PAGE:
Ofcom, the regulatory agency for the U.K. communications industries, has proposed a universal content tagging system, according to a consultation document on their Web site. Although this is still very much at the preliminary stage, one of the goals of the proposal is to provide a way to label content that might be offensive or inappropriate, ostensibly to protect young people using electronic media.
The site says: "Viewers and listeners need to have clear, accurate, and timely information about the nature of content so that they can make informed choices. Our prime concern is to ensure consistency in the presentation of information related to possible harm and offence, in particular to help protect young and vulnerable people from inappropriate material. This advice can be effectively delivered using a content labeling framework.
"Ofcom will work with industry players to explore the possibility of creating a common content labeling (information) scheme for electronic audiovisual material," according to their written statement.
Martin White, managing director of U.K.-based Intranet Focus Ltd (and an EContent contributing editor), believes that the significance in Ofcom's efforts is the attempt to bring all content under a single regulatory umbrella.
"This is basically about being able to provide consistent tagging on media content. In the U.K., there are some well defined standards for film and video/DVD, but the rules for television are more a ‘gentlemen's agreement' between the broadcasters and the government," according to White. "What is interesting about this is that Ofcom is signaling that having different rules for different media is nonsense in a digital age."
David Curle, director and industry analyst at Outsell, believes that labeling only provides a limited way of dealing with inappropriate content and that Ofcom needs to look at broader educational issues. He says, "I think my take would be that labeling content only addresses a narrow range of the media literacy issue—blocking offensive and age-inappropriate material. The bigger issues around media literacy have to be addressed with education."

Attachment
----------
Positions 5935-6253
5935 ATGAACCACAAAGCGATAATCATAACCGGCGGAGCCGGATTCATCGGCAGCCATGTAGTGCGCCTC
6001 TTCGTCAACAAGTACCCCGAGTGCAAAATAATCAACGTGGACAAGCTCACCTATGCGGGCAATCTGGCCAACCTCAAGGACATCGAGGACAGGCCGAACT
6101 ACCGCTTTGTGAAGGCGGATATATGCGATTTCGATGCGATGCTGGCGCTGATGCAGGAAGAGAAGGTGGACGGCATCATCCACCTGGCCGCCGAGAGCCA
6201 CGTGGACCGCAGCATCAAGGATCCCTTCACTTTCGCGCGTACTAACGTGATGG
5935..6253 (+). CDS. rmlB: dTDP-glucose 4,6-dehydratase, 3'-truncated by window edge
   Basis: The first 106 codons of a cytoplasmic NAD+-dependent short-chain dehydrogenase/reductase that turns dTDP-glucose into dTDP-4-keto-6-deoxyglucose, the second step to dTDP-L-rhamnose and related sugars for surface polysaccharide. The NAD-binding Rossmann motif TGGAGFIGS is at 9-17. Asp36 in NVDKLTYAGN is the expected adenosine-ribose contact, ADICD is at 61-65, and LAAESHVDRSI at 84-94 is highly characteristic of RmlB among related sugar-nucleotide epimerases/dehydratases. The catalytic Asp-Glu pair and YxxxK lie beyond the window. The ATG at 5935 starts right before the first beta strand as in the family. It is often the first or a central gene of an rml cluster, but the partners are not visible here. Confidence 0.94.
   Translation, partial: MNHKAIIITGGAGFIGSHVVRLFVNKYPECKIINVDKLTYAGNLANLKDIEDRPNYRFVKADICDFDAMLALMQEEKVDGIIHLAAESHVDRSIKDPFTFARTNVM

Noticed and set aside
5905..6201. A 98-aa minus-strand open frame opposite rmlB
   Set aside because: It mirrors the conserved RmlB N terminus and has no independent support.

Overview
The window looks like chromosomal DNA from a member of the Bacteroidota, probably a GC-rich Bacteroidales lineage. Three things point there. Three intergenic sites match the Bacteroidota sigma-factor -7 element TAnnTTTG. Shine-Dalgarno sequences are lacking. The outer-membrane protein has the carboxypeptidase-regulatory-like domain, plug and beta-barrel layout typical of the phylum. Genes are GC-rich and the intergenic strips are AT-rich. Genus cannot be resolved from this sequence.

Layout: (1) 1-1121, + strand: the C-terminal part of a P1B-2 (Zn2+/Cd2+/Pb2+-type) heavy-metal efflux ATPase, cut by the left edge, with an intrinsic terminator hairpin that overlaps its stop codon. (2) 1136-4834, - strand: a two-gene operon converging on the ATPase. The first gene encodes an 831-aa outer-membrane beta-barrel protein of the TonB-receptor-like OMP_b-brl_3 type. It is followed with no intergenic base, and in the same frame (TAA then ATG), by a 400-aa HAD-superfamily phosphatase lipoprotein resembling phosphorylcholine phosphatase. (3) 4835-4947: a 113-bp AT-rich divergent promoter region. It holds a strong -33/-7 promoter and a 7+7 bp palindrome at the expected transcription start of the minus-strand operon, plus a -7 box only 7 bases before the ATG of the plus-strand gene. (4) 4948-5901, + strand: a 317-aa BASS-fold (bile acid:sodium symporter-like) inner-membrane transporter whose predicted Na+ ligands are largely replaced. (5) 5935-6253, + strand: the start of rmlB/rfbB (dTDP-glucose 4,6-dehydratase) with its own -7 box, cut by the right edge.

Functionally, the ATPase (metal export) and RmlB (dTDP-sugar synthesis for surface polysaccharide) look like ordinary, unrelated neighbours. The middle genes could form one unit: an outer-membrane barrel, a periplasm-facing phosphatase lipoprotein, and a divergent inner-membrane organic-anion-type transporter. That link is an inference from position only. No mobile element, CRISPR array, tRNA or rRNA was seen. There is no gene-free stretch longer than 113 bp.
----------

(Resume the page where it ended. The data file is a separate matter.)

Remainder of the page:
Curle says that, perhaps ironically, labels prevent users from making their own decisions about content, although he still sees a need for them under certain circumstances. "In some ways, labeling programs take the very opposite approach—they take decisions out of consumers' hands by giving them a simple set of codes or warnings to follow, without requiring them to make judgments themselves," he says. "But some kind of coding is probably appropriate for television and film content, which most people agree should be kept out of the hands of certain age groups."
In the end, Curle questions the effectiveness of such a labeling system in a world where widely accessible content comes from a variety of sources, not just traditional publishers and broadcasters. "Today one of the biggest trends is social publishing and user-created content," says Curle. "You can't just impose a requirement on a few publishers and broadcasters and expect that that covers the field—today everyone can be a publisher, and requiring thousands of bloggers to comply, for example, would be a pretty futile exercise."